"Would you like to see the door of the locked room?" Marigold asked. "If so, I'll go downstairs and keep my aunt there while you run up to the top floor."

"Excellent! I've brought my electric torch with me."

So while Marigold descended to the kitchen to talk to her aunt and help to prepare the cup of tea, young Durrant switched on his light and rushed up the stairs, half fearing lest the front door should suddenly open and Boyne appear.

Arrived at the top of the stairs, he was confronted by the door which led into the attic, a stout one of oak, he noted. The doors of all the other rooms were of deal, painted and grained. This, however, was heavy, and of oiled oak.

After careful examination, he came to the conclusion that the particular door was much more modern than the others, and the circular brass keyhole of the Yale latch gave it the appearance of the front door of a house, rather than that of a room.

Some strange secret, no doubt, lay behind that locked door.

If it had an occupant he would, in all probability, have a light, therefore he switched off his torch and tried to discover any ray of light shining through a crack.

Carefully he went around the whole door, until he drew away the mat before it, when, sure enough, a light showed from within!

With bated breath he listened. He could, however, distinguish no sound, even though he placed his ear to the floor. Then, raising himself, much gratified at his discovery, but nevertheless increasingly puzzled, he recollected that the occupant, whoever he might be, would no doubt have heard his footsteps and was now remaining quiet, little dreaming that his light had betrayed his presence.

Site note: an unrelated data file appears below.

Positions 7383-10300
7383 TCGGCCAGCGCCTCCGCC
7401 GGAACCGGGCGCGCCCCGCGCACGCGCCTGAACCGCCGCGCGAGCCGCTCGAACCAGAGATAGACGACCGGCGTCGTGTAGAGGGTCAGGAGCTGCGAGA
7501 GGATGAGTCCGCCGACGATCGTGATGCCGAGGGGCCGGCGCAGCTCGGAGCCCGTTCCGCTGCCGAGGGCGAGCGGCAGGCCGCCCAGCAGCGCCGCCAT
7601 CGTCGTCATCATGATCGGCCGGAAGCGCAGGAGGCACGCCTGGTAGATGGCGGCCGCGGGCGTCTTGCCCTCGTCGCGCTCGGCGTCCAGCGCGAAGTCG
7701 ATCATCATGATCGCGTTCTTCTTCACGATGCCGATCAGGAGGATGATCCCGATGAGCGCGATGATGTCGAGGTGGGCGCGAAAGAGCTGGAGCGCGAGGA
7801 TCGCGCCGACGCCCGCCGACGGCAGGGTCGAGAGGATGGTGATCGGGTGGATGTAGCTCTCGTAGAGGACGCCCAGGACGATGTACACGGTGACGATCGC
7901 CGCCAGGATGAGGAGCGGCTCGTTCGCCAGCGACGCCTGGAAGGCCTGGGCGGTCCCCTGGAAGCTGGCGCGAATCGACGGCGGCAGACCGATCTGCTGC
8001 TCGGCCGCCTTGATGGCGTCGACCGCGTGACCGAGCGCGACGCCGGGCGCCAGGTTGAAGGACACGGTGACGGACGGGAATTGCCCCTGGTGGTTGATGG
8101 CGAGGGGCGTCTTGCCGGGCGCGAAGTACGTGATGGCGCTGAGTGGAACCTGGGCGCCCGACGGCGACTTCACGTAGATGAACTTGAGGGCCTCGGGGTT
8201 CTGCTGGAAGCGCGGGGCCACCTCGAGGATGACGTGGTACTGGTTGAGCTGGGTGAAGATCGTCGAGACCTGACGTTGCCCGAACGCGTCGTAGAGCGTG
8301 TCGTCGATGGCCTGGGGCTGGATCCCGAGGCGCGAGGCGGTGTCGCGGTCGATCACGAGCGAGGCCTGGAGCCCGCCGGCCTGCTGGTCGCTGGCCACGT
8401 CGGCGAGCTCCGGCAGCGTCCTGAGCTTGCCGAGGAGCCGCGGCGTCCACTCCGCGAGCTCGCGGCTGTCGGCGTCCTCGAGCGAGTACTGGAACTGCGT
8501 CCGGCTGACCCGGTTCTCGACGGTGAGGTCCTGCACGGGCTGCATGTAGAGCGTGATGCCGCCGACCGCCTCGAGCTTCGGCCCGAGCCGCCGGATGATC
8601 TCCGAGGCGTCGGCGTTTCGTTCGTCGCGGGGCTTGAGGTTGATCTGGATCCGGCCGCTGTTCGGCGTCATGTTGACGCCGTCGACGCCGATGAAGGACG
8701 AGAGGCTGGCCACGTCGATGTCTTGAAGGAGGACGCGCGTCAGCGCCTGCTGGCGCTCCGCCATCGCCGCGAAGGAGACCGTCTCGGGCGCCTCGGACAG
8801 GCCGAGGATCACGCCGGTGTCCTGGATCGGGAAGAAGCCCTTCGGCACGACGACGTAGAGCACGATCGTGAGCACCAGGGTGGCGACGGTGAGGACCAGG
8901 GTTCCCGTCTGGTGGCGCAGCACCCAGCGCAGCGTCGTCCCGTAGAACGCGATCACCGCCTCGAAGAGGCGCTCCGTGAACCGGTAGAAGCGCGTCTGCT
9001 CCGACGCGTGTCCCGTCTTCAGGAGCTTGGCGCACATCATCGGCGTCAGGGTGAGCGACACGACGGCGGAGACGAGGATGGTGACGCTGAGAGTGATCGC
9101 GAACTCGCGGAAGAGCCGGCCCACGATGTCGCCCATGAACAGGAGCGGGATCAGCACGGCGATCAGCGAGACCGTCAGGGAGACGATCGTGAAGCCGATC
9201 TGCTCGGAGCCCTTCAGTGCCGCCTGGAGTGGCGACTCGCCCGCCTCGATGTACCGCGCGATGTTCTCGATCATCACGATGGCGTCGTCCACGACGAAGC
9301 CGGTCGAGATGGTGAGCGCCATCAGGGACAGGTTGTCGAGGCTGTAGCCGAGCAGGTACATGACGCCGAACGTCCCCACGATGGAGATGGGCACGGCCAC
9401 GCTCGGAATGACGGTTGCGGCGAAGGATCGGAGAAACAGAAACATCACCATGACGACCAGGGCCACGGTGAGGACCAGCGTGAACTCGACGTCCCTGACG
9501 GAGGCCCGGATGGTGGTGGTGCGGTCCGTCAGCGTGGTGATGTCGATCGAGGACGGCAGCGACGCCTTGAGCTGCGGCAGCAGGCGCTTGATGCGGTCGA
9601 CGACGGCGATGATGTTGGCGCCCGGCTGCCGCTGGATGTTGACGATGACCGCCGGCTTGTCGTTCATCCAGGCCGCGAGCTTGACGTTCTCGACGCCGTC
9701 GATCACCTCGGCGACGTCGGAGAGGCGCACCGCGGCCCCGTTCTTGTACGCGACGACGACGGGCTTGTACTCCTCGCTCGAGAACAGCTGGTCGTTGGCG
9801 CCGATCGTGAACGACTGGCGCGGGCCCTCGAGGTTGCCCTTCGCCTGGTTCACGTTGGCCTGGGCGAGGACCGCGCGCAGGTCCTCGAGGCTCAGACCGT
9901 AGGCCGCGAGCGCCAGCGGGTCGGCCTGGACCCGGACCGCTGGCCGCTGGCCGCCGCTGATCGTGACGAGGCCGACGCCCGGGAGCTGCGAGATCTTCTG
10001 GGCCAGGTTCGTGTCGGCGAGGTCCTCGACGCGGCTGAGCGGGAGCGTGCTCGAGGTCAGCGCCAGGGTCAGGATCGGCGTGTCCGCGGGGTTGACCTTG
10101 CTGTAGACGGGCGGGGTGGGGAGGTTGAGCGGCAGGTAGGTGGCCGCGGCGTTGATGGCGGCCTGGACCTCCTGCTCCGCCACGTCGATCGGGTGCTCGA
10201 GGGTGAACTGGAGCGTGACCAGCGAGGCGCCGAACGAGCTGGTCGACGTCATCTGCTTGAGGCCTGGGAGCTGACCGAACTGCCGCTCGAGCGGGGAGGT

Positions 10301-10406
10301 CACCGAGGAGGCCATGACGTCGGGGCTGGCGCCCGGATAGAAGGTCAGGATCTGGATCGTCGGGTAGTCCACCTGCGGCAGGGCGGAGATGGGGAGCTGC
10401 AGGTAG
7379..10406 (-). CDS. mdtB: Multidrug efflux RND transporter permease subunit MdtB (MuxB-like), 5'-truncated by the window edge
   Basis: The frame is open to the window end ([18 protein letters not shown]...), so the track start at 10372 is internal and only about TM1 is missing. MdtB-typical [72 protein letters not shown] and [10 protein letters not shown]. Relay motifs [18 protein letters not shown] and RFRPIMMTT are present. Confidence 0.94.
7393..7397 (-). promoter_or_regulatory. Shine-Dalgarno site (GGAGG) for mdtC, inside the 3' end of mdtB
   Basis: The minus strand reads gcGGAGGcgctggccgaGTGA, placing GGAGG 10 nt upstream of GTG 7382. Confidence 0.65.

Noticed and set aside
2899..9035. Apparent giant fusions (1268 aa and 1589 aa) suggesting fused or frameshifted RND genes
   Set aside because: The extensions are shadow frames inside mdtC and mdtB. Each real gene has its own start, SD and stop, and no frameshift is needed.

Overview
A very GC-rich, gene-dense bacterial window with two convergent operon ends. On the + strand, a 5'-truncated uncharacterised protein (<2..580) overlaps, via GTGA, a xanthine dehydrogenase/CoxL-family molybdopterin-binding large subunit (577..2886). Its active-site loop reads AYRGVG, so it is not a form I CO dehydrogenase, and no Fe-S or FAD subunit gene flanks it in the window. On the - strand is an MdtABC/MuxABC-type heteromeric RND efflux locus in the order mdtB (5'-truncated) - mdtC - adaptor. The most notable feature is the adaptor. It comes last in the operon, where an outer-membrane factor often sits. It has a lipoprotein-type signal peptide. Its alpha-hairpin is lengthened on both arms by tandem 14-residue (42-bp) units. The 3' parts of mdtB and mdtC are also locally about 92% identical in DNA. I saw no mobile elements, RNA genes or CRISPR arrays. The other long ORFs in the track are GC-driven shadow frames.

Suddenly, as he stood there straining his ears, he heard the sound of low ticking – the ticking of a clock. Again he bent his ear to the bottom of the door, and then at once established the fact that the clock was inside that locked room.

He heard Marigold coming up from below, and at once slipped down again, meeting her in the hall. When within the sitting-room, he said to her in a low, tense voice:

"There's somebody in that room! There's a light there!"

"Your first surmise is correct then, Gerald!" she exclaimed. "Who can it possibly be?"

"Ah! that we have to discover!" he said. "Let's be patient. I wonder, however, who can be living up there in secret. At any rate, he has both light and the time of day. In this weather he only wants food and water."